There has been a strong demand for advisory compliance professionals over the first nine months of the year and this has shown no signs of slowing down as we head towards Christmas. Demand has been across the full sphere of products, including but not limited to:
Commodities and prime brokerage are also areas where we have seen movement in the last month. Whilst there has been no particular pattern in the product class, there has however, been a trend in level of seniority. Most firms are looking to recruit at the SVP, director, executive director level and in some cases at MD. Despite the additional cost involved in hiring staff with more experience, the knowledge base satisfies the regulators' expectations as these more senior individuals have more of a direct impact, as opposed to spending a number of weeks, months or even years to train and develop.
All product specialism areas are candidate short and candidates can expect to earn up to 25% increases within this area. Counter offers are very likely in this space, so candidates need to be managed correctly and their motivations for a move determined long before a firm makes an offer.
AML and financial crime roles saw an increase in September mainly due to major projects within businesses being rolled out, in particular where banks are looking to strengthen their compliance and behavioural standards. There has been a rise in demand for candidates with project management and business analysis, AML and sanction-related skills.
KYC has seen a rise in CDD and on‐boarding roles. This has mainly been driven by regulatory pressures and the need to ensure tighter control with certain legal entities. There are more opportunities for candidates with strong regulatory on‐boarding knowledge particularly those with EMIR experience.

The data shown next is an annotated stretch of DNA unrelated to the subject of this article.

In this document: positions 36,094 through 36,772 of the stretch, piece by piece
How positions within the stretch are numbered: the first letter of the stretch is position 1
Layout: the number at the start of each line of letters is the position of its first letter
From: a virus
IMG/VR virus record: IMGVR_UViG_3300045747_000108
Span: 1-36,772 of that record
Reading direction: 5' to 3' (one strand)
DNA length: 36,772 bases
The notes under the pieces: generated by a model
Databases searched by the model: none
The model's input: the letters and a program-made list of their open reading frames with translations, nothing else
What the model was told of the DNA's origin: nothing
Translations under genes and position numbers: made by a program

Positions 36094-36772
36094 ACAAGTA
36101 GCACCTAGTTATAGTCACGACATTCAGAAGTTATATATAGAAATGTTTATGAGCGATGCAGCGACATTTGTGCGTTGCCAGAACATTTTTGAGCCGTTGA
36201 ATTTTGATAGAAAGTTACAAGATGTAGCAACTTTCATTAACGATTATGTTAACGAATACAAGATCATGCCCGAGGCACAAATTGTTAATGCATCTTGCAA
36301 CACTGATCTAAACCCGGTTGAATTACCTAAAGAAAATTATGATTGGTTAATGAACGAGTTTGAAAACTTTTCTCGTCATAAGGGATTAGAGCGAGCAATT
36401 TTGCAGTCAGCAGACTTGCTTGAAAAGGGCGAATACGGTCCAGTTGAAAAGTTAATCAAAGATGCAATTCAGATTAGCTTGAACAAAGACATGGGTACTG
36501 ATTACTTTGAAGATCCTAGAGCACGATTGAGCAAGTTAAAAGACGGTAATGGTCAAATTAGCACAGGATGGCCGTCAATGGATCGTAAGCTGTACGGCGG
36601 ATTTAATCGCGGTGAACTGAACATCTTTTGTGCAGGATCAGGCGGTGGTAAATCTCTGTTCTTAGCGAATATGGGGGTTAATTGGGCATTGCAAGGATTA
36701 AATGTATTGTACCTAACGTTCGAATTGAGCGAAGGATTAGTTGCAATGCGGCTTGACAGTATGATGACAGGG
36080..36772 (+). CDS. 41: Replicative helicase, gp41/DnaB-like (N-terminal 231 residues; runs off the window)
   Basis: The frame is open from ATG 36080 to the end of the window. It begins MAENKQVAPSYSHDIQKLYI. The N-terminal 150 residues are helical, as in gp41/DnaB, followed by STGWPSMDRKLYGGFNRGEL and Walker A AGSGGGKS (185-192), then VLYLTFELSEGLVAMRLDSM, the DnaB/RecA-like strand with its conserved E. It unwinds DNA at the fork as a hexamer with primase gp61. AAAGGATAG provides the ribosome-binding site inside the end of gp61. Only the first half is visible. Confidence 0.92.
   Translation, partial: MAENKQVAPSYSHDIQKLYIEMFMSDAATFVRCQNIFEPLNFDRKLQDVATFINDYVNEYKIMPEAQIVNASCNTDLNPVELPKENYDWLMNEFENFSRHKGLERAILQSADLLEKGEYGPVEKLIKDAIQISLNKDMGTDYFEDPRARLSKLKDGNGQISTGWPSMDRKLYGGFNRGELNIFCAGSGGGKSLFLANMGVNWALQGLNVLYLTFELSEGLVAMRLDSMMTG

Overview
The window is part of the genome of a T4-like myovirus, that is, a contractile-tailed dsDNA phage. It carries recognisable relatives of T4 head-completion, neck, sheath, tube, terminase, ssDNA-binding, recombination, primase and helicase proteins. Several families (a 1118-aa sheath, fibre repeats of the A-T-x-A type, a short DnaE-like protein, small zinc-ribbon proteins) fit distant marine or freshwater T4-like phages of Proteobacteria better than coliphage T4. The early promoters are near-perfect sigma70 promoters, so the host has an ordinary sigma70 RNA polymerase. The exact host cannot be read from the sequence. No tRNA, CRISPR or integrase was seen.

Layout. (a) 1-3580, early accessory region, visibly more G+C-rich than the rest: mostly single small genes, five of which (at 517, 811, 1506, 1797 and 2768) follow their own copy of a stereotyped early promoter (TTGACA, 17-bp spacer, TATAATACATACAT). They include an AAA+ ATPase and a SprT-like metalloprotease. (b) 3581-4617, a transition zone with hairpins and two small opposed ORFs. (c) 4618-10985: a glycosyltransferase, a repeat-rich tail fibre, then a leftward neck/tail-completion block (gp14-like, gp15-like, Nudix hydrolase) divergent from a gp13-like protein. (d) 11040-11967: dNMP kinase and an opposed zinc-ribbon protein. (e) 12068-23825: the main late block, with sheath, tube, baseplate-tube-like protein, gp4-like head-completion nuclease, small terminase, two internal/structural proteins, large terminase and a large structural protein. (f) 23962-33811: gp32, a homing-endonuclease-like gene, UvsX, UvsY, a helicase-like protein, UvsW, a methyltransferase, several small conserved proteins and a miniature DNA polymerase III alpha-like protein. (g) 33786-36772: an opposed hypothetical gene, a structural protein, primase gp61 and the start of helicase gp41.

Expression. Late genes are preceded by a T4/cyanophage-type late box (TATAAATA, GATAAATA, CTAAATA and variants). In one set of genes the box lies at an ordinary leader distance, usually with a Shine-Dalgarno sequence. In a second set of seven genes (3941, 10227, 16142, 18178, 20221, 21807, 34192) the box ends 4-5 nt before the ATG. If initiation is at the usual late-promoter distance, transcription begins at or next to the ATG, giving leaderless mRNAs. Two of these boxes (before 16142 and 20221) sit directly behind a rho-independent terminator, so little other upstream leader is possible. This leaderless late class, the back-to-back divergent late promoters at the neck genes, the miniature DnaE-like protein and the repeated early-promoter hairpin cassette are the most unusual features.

Demand for generalists throughout September remained relatively consistent. There is still a need for the generalist skill set, particularly within the investment management space; however this area of the recruiment market is beginning to slow down as we enter the final quarter of the year.
Monitoring and testing has remained relatively buoyant and candidates with proven delivery of designing and implementing controls across market abuse, conflicts of interest, and communications are required by clients. There have been roles released at the junior end of the market, with the need for individuals who can demonstrate an understanding of compliance strategies and have the relevant skills from defense control environment, acting as a bridge between audit and risk. Strong conduct risk (and operational risk) experience and an ability to conduct a transversal business assessment in the compliance function to mitigate risk are highly desirable. Monitoring specialists need to ensure that a proactive monitoring approach is delivered.
Trade surveillance is much quieter but candidates with cross‐product experience are always sought after. Firms have stressed that candidates in this area need to demonstrate a wider understanding of the market and the broader objectives of a firm, specifically on how key regulatory changes will impact the business. Trade surveillance remains a niche skill‐set within compliance.